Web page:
After a March surge fueled by vaccinations and pandemic relief payments, April retail sales were flat, the U.S. Census Bureau reported Friday.
Since consumer sales are such a huge part of the economy -- 70% is a common figure given here -- and retail sales are a big chunk of that, last week's retail sales report did spark some discussion about the trajectory of the pandemic recovery.
That discussion also includes housing affordability, employee shortages affecting everything from restaurant staff to the gasoline tanker truck fleet, and a lack of microchips crippling manufacturers of technology-dependent goods, especially cars.
Inflation fears also are rising on the list. (Check out this Motley Fool take on that: "Don't Let Inflation Hype Scare You Out of the Stock Market.")
These are all pieces of the pandemic recovery puzzle, and retail sales are a particularly prominent piece for many real estate investors, since how and where people spend determines the performance of so many properties, from logistics warehouses to the corner discount store.
So, should commercial real estate investors worry about this latest retail sales report?
Retail sales were flat, but they didn't drop
Well, for one thing, sales didn't drop in April. The Census Bureau report put the figure at an estimated $619.9 billion, essentially unchanged from the $619.8 billion recorded in March. Now, March showed a 10.7% jump from February, a result of both government checks and people feeling comfortable returning to stores and restaurants.
While economists weren't predicting that kind of jump this time around, they did anticipate some gain. But jobs also were expected to be multiplying, too, and the latest monthly report showed gains fell far short of expectations there, too, further demonstrating that this recovery is happening in fits and starts.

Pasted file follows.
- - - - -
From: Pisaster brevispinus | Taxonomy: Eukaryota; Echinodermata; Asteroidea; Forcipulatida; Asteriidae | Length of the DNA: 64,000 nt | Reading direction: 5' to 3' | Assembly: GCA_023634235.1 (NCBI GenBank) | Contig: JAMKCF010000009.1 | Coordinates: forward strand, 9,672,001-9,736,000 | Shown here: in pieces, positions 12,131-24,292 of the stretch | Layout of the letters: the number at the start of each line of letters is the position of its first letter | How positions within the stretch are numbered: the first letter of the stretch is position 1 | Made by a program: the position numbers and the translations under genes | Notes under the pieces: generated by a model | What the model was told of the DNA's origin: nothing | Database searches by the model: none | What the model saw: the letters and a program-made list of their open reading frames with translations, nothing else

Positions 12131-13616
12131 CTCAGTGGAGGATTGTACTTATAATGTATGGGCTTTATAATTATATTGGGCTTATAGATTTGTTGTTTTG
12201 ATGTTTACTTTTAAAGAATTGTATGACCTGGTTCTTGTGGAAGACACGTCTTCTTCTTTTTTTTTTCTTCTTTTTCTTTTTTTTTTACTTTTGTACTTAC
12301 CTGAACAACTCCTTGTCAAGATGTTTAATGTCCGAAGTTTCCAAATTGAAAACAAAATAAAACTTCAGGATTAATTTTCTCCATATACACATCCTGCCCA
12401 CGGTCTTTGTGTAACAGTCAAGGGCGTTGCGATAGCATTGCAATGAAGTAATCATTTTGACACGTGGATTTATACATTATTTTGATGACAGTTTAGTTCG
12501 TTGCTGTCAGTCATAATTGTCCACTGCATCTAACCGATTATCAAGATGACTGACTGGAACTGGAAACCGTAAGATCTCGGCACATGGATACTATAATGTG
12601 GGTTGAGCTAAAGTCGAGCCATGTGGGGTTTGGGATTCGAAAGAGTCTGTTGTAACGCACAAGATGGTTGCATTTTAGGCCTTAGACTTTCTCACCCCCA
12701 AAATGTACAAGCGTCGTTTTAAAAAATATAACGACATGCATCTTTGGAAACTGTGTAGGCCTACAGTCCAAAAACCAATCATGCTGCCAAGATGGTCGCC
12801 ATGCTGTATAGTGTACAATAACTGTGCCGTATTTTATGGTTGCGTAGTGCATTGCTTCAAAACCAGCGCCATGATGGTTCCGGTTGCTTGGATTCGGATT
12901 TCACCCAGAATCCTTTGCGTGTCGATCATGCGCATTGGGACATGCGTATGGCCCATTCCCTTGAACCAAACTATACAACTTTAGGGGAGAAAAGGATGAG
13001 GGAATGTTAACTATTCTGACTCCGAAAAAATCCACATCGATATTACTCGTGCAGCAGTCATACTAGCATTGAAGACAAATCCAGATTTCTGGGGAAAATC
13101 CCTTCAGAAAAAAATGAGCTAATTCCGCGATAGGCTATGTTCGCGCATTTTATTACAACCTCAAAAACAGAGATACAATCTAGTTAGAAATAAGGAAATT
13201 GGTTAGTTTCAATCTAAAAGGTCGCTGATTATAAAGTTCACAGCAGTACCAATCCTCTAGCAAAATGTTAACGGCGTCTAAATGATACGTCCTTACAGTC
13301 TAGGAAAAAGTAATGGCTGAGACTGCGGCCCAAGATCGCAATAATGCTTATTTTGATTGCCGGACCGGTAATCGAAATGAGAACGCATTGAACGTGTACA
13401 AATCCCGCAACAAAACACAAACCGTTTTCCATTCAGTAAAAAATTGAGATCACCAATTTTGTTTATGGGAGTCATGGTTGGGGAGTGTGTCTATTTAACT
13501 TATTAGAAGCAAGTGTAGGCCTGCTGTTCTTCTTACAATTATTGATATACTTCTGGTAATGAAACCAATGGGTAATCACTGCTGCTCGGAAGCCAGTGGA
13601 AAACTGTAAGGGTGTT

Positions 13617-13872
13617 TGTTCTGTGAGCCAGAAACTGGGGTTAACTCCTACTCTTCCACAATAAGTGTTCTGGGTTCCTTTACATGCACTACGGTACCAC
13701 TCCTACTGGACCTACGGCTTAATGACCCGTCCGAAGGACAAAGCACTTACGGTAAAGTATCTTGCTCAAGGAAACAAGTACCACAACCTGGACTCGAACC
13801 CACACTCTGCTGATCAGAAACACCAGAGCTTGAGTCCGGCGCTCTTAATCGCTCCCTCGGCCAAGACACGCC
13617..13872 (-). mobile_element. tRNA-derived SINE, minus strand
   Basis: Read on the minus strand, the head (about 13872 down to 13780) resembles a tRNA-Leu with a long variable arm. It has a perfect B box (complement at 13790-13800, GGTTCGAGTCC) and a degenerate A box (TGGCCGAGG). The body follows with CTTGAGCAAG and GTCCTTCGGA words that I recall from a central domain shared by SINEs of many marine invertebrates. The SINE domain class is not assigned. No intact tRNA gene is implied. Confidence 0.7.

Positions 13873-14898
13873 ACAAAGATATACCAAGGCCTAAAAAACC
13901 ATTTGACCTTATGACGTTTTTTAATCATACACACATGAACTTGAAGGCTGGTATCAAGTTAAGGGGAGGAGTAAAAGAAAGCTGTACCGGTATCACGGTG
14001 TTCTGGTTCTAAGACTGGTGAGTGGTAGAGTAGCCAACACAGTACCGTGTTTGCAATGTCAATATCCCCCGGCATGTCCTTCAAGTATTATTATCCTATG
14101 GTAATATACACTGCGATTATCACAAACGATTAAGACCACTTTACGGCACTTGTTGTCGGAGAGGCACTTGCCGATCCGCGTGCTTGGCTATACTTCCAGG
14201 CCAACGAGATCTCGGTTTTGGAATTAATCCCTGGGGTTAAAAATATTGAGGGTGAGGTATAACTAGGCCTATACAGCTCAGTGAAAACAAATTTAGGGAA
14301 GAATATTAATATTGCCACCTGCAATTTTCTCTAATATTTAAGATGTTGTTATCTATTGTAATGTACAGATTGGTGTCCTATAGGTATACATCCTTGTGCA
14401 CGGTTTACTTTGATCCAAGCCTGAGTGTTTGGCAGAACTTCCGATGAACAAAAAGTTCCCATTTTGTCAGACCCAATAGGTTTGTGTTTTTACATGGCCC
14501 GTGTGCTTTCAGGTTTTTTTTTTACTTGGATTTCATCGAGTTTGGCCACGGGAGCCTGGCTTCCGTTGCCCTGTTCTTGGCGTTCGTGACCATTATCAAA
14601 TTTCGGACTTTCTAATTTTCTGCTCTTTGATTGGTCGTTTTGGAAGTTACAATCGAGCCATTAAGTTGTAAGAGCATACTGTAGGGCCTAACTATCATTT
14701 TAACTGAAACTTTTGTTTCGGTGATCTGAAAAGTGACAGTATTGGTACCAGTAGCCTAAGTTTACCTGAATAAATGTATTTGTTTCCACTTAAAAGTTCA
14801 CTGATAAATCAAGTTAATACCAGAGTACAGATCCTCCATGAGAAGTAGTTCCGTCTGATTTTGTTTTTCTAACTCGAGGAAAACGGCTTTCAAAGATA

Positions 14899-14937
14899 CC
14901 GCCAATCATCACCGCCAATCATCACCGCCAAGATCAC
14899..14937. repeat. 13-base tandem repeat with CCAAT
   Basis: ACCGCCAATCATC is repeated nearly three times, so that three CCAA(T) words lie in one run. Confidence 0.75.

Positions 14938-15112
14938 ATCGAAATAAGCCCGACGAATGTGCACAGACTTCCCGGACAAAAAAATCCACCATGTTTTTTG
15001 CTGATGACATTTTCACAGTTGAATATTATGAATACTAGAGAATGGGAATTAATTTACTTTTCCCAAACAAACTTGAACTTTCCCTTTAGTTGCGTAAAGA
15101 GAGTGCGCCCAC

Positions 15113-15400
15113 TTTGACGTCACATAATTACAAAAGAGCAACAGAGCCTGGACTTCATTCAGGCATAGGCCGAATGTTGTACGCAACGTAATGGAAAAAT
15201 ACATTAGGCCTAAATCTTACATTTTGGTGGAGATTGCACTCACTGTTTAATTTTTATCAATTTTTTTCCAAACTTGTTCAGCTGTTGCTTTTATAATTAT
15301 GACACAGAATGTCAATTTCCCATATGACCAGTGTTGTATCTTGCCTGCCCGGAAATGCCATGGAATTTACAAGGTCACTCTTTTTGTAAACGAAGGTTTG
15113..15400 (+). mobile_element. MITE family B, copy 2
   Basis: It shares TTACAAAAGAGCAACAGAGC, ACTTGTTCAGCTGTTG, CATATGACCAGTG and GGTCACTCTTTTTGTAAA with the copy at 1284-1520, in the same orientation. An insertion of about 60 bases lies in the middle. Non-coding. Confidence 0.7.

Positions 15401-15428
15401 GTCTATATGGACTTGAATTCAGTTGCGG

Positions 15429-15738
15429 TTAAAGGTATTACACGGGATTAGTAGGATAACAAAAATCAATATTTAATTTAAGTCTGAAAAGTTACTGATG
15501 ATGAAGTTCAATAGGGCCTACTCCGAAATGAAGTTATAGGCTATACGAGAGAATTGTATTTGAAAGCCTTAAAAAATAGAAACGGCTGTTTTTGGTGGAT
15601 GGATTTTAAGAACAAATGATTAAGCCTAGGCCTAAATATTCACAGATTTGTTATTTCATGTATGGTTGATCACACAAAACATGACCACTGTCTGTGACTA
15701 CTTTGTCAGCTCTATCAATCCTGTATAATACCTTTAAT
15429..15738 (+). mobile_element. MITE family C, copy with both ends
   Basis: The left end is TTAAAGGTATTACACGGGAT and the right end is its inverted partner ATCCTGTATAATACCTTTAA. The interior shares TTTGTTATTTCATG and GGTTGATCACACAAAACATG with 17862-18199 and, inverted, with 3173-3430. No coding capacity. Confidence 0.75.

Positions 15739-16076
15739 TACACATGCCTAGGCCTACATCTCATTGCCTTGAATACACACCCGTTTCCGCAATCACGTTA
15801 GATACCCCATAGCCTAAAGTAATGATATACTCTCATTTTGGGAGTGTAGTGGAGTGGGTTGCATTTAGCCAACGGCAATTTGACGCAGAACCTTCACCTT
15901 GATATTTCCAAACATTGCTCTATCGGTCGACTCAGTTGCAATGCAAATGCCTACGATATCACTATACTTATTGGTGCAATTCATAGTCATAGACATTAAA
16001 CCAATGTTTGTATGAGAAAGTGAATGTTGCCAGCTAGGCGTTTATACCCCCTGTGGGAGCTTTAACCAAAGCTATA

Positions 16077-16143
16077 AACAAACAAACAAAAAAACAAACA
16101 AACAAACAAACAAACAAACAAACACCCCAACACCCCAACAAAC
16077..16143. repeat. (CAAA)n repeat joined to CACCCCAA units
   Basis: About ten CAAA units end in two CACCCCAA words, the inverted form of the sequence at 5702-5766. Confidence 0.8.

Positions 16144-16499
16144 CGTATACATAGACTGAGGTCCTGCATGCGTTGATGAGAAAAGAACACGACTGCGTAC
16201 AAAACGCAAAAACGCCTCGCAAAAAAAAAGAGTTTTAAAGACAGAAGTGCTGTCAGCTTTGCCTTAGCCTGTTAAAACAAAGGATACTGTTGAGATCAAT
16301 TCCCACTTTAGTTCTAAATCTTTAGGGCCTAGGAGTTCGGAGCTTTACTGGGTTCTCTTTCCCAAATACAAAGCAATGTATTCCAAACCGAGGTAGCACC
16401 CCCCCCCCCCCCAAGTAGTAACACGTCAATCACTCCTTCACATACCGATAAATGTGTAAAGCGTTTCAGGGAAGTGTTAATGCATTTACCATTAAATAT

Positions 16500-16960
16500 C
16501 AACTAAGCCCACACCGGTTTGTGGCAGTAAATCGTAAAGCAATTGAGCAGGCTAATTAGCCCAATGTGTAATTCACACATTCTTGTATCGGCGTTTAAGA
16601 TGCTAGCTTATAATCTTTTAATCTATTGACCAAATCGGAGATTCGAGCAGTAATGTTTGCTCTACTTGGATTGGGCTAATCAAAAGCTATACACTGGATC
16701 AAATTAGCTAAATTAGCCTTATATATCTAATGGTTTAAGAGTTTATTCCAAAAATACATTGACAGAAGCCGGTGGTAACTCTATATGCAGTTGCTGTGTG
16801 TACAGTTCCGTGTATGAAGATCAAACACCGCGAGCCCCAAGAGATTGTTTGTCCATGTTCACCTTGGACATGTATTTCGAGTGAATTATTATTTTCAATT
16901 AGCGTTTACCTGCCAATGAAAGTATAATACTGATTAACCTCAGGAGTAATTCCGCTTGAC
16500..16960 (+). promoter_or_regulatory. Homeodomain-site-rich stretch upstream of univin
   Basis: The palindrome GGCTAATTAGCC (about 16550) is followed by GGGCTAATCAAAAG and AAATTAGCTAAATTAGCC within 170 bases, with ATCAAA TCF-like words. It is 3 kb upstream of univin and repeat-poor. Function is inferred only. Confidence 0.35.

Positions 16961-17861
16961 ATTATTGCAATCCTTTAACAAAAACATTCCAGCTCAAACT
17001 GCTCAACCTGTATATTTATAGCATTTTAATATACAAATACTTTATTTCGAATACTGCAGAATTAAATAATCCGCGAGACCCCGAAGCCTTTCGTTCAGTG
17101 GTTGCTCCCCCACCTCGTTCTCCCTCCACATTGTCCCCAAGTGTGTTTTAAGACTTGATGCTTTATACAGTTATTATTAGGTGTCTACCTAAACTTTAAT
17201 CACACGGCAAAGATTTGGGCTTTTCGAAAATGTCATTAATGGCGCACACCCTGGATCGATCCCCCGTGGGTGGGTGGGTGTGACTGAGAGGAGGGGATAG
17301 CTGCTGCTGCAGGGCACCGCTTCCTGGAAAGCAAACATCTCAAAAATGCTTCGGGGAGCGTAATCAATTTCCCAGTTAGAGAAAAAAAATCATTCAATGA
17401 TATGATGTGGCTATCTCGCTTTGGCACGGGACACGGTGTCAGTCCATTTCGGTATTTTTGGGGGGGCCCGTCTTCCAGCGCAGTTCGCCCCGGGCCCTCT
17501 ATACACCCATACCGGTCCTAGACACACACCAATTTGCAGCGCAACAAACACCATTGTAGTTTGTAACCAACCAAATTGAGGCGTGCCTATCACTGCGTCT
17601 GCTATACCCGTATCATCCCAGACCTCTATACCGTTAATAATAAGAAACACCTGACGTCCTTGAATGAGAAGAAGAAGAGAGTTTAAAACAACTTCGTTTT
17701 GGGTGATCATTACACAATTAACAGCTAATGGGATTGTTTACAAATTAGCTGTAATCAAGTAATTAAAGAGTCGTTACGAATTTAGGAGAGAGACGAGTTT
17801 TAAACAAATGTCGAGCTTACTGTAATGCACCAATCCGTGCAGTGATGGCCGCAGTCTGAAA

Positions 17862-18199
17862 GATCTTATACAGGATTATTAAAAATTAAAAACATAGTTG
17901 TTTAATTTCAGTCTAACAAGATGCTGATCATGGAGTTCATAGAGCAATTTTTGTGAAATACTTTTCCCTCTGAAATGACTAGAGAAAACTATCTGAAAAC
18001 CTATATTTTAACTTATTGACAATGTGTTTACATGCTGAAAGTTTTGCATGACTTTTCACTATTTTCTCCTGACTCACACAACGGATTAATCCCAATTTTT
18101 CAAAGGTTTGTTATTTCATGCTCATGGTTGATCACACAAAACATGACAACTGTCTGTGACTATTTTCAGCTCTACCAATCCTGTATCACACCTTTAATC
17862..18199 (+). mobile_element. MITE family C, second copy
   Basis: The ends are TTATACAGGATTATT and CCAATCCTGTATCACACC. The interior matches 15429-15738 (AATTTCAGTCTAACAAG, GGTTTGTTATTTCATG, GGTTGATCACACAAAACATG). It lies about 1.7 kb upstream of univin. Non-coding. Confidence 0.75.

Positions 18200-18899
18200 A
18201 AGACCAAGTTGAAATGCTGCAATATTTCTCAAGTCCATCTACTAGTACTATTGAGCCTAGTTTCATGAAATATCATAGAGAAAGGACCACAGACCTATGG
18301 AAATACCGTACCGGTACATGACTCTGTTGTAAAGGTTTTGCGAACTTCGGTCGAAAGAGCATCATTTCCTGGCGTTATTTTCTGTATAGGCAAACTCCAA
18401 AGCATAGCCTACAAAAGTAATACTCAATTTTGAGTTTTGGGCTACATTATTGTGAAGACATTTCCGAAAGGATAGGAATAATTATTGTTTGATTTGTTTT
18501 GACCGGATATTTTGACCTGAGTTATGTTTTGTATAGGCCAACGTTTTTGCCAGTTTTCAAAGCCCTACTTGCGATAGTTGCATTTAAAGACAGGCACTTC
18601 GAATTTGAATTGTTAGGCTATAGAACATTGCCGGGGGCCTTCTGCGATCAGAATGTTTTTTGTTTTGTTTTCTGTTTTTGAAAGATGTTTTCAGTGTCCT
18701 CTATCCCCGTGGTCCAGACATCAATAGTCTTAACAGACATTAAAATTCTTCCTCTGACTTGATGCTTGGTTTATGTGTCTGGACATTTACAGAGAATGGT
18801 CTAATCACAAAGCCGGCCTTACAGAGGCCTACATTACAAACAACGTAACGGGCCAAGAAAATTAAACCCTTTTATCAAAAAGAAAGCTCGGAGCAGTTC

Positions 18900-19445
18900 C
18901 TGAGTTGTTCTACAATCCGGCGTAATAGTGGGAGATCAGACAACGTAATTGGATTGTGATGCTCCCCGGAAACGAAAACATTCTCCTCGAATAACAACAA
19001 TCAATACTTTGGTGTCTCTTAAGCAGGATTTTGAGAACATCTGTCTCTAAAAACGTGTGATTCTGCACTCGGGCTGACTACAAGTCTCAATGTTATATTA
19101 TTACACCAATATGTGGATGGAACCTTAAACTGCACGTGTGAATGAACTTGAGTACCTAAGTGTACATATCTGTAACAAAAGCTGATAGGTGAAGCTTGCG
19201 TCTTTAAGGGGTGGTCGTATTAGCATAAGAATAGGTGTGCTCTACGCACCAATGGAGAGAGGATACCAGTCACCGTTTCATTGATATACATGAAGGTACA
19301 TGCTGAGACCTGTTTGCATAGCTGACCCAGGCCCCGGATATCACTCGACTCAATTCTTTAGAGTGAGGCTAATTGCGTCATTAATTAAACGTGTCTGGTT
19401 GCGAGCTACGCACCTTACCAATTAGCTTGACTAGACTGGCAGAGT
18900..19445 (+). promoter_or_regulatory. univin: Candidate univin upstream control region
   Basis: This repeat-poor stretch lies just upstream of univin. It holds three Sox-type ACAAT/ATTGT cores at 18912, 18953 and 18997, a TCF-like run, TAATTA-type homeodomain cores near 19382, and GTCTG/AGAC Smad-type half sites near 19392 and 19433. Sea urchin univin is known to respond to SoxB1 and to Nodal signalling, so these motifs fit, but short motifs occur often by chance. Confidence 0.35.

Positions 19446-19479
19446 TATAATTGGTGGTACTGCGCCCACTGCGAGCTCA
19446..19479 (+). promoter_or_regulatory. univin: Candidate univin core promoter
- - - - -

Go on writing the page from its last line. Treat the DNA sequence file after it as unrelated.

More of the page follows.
It's also uneven. For instance, The New York Times reports that retail sales did jump by 3% from March to April at restaurants and bars but fell in other areas, such as apparel, sporting goods, and department stores.
But look back a bit further than that: April sales were up an eye-popping 700% year over year at clothing and accessories stores and nearly 200% at furniture and home furnishing stores.
In that Times piece, corporate economist Robert Frick from Navy Federal Credit Union noted: "What we need to remember is retail sales went up a crazy amount in March because of the stimulus, and it's kind of like they're stuck up there, so that's good. That means people have continued spending at that high rate."
The Millionacres bottom line: Reverting to the mean
COVID-19 brought so much to a screaming halt last year that it's natural to expect a similar trajectory forward. That's simply not going to happen. There was just too much disruption to people's lives and businesses, as well as to the supply chain integral to so much economic activity.
If what we're seeing in the retail sales is a reversion to the mean, that's not such a bad thing. After all, as The Wall Street Journal pointed out in its coverage of Friday's retail sales, in an article titled "Retail Doesn't Need Therapy": "U.S. retailers took in about as much money in April as they did in March. You should actually be impressed."